“If it rains while the sun is shining another widow will get married.” An old proverb. You would have needed a Las Vegas Drive-in Chapel today in Alhaurin El Grande, since the eligible Widows would have numbered more than several less after the bipolar weather we enjoyed here today.
The BBC news was full of a stabbing at the sales in Oxford Street, someone was shot in Salford: I’m happy that it rained while the sun shone in Alhaurin today. It’s safe here, at least. Sure, people can’t drive, turn up late – or not at all – but for the most part, there are many more smiles than frowns.
Besides, if the strange weather makes a widow happy, who are we to complain?
It’s Boxing Day. Unusually it is a holiday, as the 25th fell on a Sunday. I’m off to work today. Over the last 7 years or so, things have changed quite a lot regarding this time of year. When I first came, there were not so many Santas climbing the building walls and fewer lights. January 6th, Three Kings, Epiphany to you and I, was the day the children got excited about. It was when the big presents arrived. School began the day after, if it was a weekday. Nowadays, Christmas is an important festival. Traditionalists blame this on the Guiris, but I’m not so sure.
You could put it down to the Multiplex: toy tie-ins to Hollywood-lowest-common-denominator movies designed for worldwide release the first week in December.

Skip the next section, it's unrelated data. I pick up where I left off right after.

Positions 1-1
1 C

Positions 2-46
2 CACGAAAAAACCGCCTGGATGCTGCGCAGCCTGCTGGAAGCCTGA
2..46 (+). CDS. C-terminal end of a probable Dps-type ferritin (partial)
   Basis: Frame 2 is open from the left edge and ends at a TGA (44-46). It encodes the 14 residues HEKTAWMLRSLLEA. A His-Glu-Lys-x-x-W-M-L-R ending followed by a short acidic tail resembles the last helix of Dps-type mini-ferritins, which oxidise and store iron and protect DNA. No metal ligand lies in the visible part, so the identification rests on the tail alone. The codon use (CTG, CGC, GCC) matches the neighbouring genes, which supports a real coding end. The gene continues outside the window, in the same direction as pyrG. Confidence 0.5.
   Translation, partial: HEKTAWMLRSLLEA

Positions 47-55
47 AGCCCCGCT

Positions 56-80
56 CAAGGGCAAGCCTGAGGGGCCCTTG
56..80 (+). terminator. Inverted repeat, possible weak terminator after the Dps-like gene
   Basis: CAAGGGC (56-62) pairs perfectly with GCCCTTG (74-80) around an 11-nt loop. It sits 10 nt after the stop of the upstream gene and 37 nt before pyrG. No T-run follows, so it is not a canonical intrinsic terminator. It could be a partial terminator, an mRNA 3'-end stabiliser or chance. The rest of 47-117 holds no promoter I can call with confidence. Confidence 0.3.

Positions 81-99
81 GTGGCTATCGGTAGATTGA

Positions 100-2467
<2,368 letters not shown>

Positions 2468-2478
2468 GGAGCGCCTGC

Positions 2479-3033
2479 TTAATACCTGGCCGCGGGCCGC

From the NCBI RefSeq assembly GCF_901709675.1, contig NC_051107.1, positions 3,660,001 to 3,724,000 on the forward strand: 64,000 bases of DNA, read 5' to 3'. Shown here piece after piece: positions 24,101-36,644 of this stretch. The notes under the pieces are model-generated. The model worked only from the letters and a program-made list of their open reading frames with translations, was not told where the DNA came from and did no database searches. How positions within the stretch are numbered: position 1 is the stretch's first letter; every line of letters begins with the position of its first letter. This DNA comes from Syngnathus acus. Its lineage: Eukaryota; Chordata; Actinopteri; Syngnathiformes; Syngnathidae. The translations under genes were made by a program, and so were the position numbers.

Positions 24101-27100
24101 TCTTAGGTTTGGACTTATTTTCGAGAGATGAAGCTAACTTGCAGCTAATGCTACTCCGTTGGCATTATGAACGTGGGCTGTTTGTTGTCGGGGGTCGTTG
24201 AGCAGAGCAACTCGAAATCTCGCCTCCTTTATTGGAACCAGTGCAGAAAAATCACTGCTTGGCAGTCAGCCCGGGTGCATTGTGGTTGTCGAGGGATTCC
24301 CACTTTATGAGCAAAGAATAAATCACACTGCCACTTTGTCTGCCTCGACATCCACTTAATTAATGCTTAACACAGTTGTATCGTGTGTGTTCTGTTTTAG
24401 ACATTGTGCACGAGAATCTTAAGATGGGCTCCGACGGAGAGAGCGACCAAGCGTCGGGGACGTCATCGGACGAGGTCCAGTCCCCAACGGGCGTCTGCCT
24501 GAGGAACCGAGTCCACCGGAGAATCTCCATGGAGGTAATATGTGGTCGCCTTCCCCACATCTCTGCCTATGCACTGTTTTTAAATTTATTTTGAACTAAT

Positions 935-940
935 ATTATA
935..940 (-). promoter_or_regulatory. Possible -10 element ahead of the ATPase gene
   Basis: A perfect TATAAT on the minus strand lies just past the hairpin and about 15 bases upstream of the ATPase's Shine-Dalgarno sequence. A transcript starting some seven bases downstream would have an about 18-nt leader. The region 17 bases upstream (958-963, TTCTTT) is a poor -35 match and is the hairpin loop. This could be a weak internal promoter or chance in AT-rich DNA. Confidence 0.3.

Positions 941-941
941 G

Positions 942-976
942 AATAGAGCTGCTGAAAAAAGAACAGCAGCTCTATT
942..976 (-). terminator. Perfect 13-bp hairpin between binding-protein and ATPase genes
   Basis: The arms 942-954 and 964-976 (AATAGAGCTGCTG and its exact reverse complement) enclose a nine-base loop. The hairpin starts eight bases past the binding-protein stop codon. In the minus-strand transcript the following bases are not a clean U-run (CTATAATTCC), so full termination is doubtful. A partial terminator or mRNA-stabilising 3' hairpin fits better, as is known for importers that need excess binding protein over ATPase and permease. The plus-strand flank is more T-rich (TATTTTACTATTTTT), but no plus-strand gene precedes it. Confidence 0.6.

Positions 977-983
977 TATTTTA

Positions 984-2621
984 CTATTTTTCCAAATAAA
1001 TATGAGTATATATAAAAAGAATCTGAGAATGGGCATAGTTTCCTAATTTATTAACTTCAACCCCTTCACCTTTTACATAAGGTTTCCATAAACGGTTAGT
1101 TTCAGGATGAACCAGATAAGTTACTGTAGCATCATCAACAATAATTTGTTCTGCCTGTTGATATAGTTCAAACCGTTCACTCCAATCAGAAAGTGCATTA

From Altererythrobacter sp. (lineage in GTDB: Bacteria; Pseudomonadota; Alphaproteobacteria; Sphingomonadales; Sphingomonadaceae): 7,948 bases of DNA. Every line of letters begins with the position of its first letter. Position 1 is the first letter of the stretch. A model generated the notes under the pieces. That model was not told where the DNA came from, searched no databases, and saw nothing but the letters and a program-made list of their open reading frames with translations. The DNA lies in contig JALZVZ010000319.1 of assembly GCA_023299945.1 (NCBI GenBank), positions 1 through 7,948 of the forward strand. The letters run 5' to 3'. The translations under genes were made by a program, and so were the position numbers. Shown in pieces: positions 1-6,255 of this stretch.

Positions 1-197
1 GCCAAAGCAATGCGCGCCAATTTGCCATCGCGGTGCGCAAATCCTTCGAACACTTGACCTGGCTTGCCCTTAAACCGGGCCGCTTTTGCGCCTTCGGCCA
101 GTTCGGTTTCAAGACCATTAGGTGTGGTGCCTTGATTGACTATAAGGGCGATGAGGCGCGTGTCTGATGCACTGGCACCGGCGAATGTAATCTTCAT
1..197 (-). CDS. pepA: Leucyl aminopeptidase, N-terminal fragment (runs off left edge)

Or maybe it is, the Guiris, that is; explaining that they want a drink on Christmas Eve, or it’s the Guiri bars and restaurants doing a roaring trade on the 24th and closing the next day.
Down at the Venta, Pepe roasted a suckling pig for a group of Teutons on the 24th. I asked him why he was cooking my brother. ‘Humor Ingles’, he laughed, although it wasn’t particularly funny. On the 25th, I went down to the Venta again, and said Merry Christmas to all the people I’d seen on Christmas Eve. I can understand why people find us odd.
Well, I myself didn’t feel particularly Christmassy this year, but then I never do.Let’s think about the Winter Solstice and the lengthening days and the warmer evenings and a new year beginning. I hope this Year brings you and yours everything you need, everything you want and everything you love, which if you wanted you could translate as ‘todo que quieres’. English is too prolix at times, isn’t it?
For a few weeks they have been selling hooky papers at La Trocha car boot sale. They “fall off the back of” the delivery van.The Sundays are very dear here. Last week I turned up at about 9.30. Not a single paper left. I could have gone this morning at about 9, but it’s Sunday. The day of rest. So I’m reverting to going to the Estanco and paying 5 times the price, I’ll probably have a coffee. I’m willing to bet that someone, not me, will denounce the van driver to the Policia Local. It’s an attitude I see a lot here from the British Guiris. Selfish, self-centred: if I can’t have a cheap paper, no-one will. Wait and see, it’ll happen. So, like I say, I’m off to the estanco. Besides, the flea market is quite depressing at times, second-hand tat, white goods that don’t work and other people’s clothes.